The New Segregation
The Orlando Sentinel has a fascinating article on how one of every eight charter schools in Florida has a 90 percent or more student body of a single ethnicity. For instance, if the charter school is located in a black or Hispanic community the student body will largely reflect that. School busing was used to integrate public schools. Republican presidential candidates Richard Nixon and Barry Goldwater campaigned against school busing in the sixties. The idea of blacks and whites going to the same schools was radical to many Americans of that era.
Now the trend is moving back towards creating separate charter schools from regular public schools. Many of these learning institutions were started with good intentions. Former Tampa Bay Buccaneers linebacker Derrick Brooks started a charter school in the high crime area of Hillsborough County nicknamed Suitcase City. Some of the charter schools are targeting ethnic children.
Principal Jennifer Porter-Smith says the Nap Ford charter in the shadow of the old Amway Arena in downtown Orlando serves as a focal point for the historically black Parramore neighborhood.
Porter-Smith acknowledges that "my population is not diverse." It is 92 percent black, with a handful of Hispanics and a couple of white kids.
"We are a neighborhood school, so we give preference to children who live in the neighborhood," Porter-Smith said. "But we are open to anyone in the county."
But the curriculum is geared toward black students living in poverty and is designed to "address some real historical societal ills," said Porter-Smith, who along with others defends targeting racial or ethnic groups.
Ed Burns, co-creator of the television show The Wire worked as a teacher in Baltimore. Burns and educators started a program to create less disruptive classrooms. Burns and other teachers separated the corner kids (children with behavior and criminal problems) from the better adjusted children. The program was part of the season 4 storyline of The Wire. Burns said that the program had some success with teaching disruptive kids to behave better. Other students would benefit from having the disruptive students removed from the classrooms.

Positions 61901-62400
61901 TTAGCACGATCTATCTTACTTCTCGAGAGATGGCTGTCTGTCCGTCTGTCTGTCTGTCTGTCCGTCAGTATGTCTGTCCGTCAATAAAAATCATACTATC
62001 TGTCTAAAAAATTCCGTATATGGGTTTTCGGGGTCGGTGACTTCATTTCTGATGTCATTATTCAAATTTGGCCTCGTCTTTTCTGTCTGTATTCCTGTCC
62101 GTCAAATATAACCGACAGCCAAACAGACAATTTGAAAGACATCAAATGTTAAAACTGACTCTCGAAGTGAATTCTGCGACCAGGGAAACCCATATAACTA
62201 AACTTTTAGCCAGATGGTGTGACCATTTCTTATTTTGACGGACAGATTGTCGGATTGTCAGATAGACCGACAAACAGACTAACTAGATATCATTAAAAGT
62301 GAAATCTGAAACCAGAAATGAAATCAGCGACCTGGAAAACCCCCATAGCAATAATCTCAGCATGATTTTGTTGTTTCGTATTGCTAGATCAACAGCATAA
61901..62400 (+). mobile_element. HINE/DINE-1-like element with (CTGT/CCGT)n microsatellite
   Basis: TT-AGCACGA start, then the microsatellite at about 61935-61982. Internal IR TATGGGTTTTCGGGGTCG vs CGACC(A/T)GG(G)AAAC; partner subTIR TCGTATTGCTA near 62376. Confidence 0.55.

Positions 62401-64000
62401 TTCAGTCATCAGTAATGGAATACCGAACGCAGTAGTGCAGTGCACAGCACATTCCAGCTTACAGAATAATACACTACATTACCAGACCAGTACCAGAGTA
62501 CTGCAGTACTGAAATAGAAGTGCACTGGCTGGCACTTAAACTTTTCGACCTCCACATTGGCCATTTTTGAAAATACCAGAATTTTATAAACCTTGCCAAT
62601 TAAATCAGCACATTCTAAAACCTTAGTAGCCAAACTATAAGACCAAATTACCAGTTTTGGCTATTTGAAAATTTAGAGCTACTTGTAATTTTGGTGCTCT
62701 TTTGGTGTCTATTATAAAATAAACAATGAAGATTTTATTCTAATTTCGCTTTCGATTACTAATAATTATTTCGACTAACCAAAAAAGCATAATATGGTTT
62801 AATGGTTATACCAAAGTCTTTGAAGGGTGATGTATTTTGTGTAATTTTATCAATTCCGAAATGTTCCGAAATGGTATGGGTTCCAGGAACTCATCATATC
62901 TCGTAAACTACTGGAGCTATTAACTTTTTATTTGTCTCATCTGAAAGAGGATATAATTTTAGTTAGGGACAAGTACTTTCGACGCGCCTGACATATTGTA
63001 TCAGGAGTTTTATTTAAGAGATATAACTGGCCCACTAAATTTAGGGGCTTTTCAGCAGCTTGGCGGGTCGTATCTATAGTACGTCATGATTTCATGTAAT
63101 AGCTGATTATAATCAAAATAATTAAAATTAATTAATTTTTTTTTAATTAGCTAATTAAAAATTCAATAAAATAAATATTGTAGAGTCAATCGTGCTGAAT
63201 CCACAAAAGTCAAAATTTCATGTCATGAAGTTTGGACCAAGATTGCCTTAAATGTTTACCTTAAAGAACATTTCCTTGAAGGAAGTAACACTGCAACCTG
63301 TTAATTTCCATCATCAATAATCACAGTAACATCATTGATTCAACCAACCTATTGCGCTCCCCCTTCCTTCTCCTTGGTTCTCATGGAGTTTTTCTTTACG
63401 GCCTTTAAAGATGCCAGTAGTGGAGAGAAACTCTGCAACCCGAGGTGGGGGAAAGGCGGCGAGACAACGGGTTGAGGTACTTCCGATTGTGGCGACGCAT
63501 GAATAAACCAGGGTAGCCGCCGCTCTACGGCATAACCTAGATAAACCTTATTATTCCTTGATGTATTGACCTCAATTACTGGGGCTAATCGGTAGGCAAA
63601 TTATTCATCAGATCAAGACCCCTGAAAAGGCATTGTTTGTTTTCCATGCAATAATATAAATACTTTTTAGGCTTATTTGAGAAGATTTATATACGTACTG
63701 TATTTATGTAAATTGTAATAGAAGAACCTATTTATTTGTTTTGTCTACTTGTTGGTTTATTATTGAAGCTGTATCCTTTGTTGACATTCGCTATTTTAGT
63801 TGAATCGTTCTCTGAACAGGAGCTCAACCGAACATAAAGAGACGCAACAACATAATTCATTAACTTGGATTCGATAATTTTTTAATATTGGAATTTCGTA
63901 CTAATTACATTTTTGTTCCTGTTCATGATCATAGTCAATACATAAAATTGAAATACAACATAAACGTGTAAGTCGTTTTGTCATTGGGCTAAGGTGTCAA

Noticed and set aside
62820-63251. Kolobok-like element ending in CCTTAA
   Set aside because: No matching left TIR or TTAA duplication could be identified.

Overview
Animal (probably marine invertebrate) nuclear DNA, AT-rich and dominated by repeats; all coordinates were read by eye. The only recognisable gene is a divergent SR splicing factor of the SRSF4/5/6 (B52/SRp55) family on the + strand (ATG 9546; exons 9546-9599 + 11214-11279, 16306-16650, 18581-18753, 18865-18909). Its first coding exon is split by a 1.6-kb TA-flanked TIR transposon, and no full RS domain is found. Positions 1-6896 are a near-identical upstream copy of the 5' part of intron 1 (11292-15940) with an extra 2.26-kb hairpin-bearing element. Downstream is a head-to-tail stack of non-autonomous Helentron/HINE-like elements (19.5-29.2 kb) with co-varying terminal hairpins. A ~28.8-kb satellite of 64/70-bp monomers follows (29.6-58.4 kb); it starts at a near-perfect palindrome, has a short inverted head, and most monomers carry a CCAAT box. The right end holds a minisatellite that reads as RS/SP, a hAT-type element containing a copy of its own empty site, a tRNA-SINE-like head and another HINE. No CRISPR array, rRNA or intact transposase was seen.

On one level, parents who send their kids to charter schools are more likely invested in their education and attentive at home. The problem down road is Florida could make regular public schools as disastrous as the District of Columbia. Affluent white people through their personal xenophobia did not want to send their children to school with poor black children. D.C. schools were also poorly funded. Increasingly segregated and ethnic schools make it easier for political power to ignore the school crisis in Washington. Florida Republicans want less school funding, private vouchers, and more charter schools. The quality of education of the mass majority of children still in regular public schools will decline because it is not even a priority to state lawmakers or Gov. Rick Scott. Republicans and neoliberal Democrats are more focused on bogus state test scores to keep the appearance of learning. All the while ignoring the problems in the classrooms. This scene in season 4 of The Wire is an analogy for what is wrong with the American education system.
Some educators see minority charter schools pose a danger to the education of children.
Orange School Board member Kat Gordon, whose district is majority African-American, does not agree. It is a return to segregation, says Gordon, who is frustrated with the direction.
"No! No! We do not want to go back to where we were in the 1950s and '60s," said Gordon, who is African-American. "They have got to make sure they have diversity in those schools."
The Schott Foundation monitors education for young black males. Schott found that Florida is one of the worst states at graduating black males. From 2005 to 2008, Florida only graduated 37.5 of the black males that went through its high school system. Having charter schools unintentionally segregate its schools is not a likely way to make black graduating rates go up. These charter schools were started with honorable intentions. The reality is lawmakers aren't going to be concerned about giving resources to schools that don't have white kids.